• TR

        I lived in NYC in those days and my friends, who were die-hard Mets fans, couldn’t quite figure out why Seaver was traded.

    • LDS

      No one like him in the game today. I was at the no-hitter, the only MLB. Thanks for the show Tom Terrific.

  2. TR

    Tom Terrific. Seaver was Mr. Met and the toast of the Big Apple. He had some great years with the Reds also.

  3. Charlie Waffles

    Good win.
    Extremely saddened by the passing of Tom Seaver. RIP.

  4. VaRedsFan

    Adam Duval popped 3 homers tonight

    • jim walker

      Am I the only person who wonders what kind of numbers Duvall would put on the board if he wasn’t battling diabetes along with opposing pitchers through the sweltering summer dog days of a normal baseball season?

  5. Tom Mitsoff

    Votto deservedly gets the accolades tonight, but Iglesias deserves at least equal credit. Bases loaded, one out, and he gets out of it unscathed. Cincinnati got clutch performances in pivotal moments from both a pitcher and a hitter, and guess what — they won. 🙂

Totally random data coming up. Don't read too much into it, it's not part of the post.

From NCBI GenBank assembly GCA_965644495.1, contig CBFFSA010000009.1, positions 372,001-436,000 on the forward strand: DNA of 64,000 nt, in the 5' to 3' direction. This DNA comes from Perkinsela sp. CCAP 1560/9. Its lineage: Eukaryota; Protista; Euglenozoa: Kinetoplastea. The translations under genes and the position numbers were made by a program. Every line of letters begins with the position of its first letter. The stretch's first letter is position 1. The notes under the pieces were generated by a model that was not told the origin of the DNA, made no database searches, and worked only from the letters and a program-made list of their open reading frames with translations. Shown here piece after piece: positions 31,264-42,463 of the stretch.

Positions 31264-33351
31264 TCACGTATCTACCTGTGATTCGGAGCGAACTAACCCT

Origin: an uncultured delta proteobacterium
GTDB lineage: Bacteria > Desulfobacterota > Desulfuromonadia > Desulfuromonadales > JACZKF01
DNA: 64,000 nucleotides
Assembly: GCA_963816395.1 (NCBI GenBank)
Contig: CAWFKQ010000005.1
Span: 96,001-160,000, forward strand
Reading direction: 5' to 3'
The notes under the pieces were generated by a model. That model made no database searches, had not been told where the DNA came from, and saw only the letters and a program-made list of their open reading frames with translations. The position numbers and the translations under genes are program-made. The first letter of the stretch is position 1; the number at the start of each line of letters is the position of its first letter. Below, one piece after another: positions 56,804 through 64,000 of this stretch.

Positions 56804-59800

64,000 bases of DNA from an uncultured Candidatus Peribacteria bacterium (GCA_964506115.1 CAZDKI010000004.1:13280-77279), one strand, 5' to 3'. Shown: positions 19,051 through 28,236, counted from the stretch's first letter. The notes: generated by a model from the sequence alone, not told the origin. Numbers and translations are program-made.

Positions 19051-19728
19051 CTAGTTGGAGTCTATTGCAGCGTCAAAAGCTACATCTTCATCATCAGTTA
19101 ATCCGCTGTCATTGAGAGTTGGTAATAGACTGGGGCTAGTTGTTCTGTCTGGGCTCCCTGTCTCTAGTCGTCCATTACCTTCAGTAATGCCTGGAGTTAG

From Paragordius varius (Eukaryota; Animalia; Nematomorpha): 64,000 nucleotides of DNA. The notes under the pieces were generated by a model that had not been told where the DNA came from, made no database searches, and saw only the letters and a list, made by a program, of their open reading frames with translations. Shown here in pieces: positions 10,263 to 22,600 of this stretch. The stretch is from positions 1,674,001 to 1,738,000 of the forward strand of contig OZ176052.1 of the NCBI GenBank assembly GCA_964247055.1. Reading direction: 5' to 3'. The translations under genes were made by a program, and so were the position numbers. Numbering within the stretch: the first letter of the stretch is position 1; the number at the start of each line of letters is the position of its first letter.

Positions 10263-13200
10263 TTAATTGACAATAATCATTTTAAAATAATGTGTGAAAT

• Melvin

      Yeah I agree about Iggy. Wasn’t too optimistic honestly. Glad he proved me wrong. Amazing how we win when things like that happen. 🙂

    • Melvin

      Tonight was a perfect example of why you need a hitter in the leadoff spot not just an OBP guy. It happened as it happens so many times in baseball. You’re in a close game, late innings, and you work hard to get the bottom of your order on base so to get to the top. That guy needs to be a hitter too so outcomes like tonight are possible. 🙂

  6. Daytonnati

    Per the Red: “Every time I think I’m out, they pull me back in!”

    I was at Seaver’s first start for the Reds on a hot Saturday night against the Dodgers. Reds lost, but he pitched well.

  7. jim walker

    Every great journey starts with a first small step. Let’s hope this was a first small step for the Reds tonight. Now the job is to consistently string W’s together. If they don’t, tonight will be just a momentary feel good instant in a lost season.